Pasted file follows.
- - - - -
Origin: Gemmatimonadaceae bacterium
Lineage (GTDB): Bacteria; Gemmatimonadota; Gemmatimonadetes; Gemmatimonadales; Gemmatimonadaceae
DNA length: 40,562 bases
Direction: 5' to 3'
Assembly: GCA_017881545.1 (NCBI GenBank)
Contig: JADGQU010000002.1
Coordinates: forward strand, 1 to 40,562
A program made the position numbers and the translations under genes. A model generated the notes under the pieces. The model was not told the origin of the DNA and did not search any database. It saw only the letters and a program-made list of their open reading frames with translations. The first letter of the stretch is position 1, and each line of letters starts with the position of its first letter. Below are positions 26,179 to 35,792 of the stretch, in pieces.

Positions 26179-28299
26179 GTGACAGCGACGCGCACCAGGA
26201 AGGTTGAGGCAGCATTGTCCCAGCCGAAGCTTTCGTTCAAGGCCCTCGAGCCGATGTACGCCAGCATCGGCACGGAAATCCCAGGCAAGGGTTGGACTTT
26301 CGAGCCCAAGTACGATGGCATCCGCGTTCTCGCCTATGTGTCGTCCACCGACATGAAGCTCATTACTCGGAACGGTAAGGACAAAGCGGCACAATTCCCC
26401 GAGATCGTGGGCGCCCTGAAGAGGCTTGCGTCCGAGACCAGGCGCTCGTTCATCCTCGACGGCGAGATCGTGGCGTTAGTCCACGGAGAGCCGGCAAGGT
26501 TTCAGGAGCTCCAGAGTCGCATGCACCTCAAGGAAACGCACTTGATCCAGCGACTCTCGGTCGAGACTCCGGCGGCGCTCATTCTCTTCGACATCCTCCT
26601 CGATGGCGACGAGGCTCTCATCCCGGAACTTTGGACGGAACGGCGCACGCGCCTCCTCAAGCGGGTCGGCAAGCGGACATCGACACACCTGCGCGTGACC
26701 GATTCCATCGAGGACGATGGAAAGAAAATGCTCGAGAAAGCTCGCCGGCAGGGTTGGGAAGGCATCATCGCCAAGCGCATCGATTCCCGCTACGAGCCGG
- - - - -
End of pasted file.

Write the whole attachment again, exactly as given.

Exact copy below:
Origin: Gemmatimonadaceae bacterium
Lineage (GTDB): Bacteria; Gemmatimonadota; Gemmatimonadetes; Gemmatimonadales; Gemmatimonadaceae
DNA length: 40,562 bases
Direction: 5' to 3'
Assembly: GCA_017881545.1 (NCBI GenBank)
Contig: JADGQU010000002.1
Coordinates: forward strand, 1 to 40,562
A program made the position numbers and the translations under genes. A model generated the notes under the pieces. The model was not told the origin of the DNA and did not search any database. It saw only the letters and a program-made list of their open reading frames with translations. The first letter of the stretch is position 1, and each line of letters starts with the position of its first letter. Below are positions 26,179 to 35,792 of the stretch, in pieces.

Positions 26179-28299
26179 GTGACAGCGACGCGCACCAGGA
26201 AGGTTGAGGCAGCATTGTCCCAGCCGAAGCTTTCGTTCAAGGCCCTCGAGCCGATGTACGCCAGCATCGGCACGGAAATCCCAGGCAAGGGTTGGACTTT
26301 CGAGCCCAAGTACGATGGCATCCGCGTTCTCGCCTATGTGTCGTCCACCGACATGAAGCTCATTACTCGGAACGGTAAGGACAAAGCGGCACAATTCCCC
26401 GAGATCGTGGGCGCCCTGAAGAGGCTTGCGTCCGAGACCAGGCGCTCGTTCATCCTCGACGGCGAGATCGTGGCGTTAGTCCACGGAGAGCCGGCAAGGT
26501 TTCAGGAGCTCCAGAGTCGCATGCACCTCAAGGAAACGCACTTGATCCAGCGACTCTCGGTCGAGACTCCGGCGGCGCTCATTCTCTTCGACATCCTCCT
26601 CGATGGCGACGAGGCTCTCATCCCGGAACTTTGGACGGAACGGCGCACGCGCCTCCTCAAGCGGGTCGGCAAGCGGACATCGACACACCTGCGCGTGACC
26701 GATTCCATCGAGGACGATGGAAAGAAAATGCTCGAGAAAGCTCGCCGGCAGGGTTGGGAAGGCATCATCGCCAAGCGCATCGATTCCCGCTACGAGCCGG